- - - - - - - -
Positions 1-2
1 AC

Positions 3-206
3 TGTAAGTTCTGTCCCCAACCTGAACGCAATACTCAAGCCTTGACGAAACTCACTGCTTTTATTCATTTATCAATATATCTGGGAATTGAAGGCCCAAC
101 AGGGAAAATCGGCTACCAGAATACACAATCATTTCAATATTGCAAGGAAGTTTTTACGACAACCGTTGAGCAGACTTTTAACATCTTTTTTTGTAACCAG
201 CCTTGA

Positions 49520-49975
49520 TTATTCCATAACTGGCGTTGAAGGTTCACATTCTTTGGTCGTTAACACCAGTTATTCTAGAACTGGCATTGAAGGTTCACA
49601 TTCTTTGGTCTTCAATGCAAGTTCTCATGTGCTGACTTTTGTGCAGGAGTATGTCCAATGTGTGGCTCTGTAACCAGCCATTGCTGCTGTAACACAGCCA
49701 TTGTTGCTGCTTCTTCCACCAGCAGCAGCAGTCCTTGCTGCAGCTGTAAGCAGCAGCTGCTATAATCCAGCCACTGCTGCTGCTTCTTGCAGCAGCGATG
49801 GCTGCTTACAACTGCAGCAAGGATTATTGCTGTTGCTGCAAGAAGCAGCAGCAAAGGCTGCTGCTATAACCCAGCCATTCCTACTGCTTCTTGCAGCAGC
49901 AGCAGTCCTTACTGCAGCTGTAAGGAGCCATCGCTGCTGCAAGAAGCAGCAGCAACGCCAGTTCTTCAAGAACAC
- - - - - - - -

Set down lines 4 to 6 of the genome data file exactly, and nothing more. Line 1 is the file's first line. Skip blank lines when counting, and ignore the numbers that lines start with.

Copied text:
3 TGTAAGTTCTGTCCCCAACCTGAACGCAATACTCAAGCCTTGACGAAACTCACTGCTTTTATTCATTTATCAATATATCTGGGAATTGAAGGCCCAAC
101 AGGGAAAATCGGCTACCAGAATACACAATCATTTCAATATTGCAAGGAAGTTTTTACGACAACCGTTGAGCAGACTTTTAACATCTTTTTTTGTAACCAG
201 CCTTGA